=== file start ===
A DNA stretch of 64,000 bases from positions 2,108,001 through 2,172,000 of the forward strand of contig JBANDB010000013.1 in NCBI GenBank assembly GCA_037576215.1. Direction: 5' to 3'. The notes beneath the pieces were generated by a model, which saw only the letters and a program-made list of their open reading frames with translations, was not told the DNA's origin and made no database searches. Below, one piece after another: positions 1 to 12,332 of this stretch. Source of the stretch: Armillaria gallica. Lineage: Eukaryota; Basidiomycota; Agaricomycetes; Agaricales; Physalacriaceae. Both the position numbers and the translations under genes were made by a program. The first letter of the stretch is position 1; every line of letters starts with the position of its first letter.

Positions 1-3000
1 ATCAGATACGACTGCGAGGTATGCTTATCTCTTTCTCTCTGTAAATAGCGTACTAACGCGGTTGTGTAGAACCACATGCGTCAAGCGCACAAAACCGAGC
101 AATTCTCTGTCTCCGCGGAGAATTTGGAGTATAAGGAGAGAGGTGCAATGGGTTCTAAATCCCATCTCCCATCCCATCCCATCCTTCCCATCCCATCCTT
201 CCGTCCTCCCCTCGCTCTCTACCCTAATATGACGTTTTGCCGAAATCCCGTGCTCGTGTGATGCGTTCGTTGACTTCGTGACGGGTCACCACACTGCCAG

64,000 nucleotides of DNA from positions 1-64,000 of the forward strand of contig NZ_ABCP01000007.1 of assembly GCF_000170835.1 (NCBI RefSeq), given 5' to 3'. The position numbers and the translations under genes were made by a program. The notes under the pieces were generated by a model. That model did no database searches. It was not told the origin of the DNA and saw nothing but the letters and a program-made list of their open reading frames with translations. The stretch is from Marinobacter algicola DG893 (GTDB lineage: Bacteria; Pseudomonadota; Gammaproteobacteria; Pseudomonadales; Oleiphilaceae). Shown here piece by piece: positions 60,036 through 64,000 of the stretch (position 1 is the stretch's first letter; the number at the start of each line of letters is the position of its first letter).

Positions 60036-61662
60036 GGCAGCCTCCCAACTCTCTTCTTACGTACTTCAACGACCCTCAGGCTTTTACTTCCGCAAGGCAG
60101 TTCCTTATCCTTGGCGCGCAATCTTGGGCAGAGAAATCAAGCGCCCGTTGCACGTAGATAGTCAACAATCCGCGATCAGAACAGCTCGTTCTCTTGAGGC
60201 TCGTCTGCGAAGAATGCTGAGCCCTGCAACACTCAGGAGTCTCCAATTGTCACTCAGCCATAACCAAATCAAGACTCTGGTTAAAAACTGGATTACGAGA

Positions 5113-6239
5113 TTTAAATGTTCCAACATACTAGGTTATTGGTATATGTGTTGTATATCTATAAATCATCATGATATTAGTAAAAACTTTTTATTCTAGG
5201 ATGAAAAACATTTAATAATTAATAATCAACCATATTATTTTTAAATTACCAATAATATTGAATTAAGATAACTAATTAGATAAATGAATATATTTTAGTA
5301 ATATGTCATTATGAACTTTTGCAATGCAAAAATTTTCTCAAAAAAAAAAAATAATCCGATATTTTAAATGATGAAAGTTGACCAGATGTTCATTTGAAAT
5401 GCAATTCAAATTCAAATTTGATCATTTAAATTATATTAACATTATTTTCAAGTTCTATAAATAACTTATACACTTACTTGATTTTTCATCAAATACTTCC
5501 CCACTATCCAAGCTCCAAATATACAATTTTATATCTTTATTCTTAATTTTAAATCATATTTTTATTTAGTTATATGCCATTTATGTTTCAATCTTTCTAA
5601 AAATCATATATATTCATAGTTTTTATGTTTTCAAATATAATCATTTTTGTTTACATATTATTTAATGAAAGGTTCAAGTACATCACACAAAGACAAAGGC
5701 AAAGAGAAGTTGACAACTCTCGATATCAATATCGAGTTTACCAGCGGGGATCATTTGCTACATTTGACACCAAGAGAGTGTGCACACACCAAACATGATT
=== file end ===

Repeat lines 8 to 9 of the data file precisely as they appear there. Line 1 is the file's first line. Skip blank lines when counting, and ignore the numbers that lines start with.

60036 GGCAGCCTCCCAACTCTCTTCTTACGTACTTCAACGACCCTCAGGCTTTTACTTCCGCAAGGCAG
60101 TTCCTTATCCTTGGCGCGCAATCTTGGGCAGAGAAATCAAGCGCCCGTTGCACGTAGATAGTCAACAATCCGCGATCAGAACAGCTCGTTCTCTTGAGGC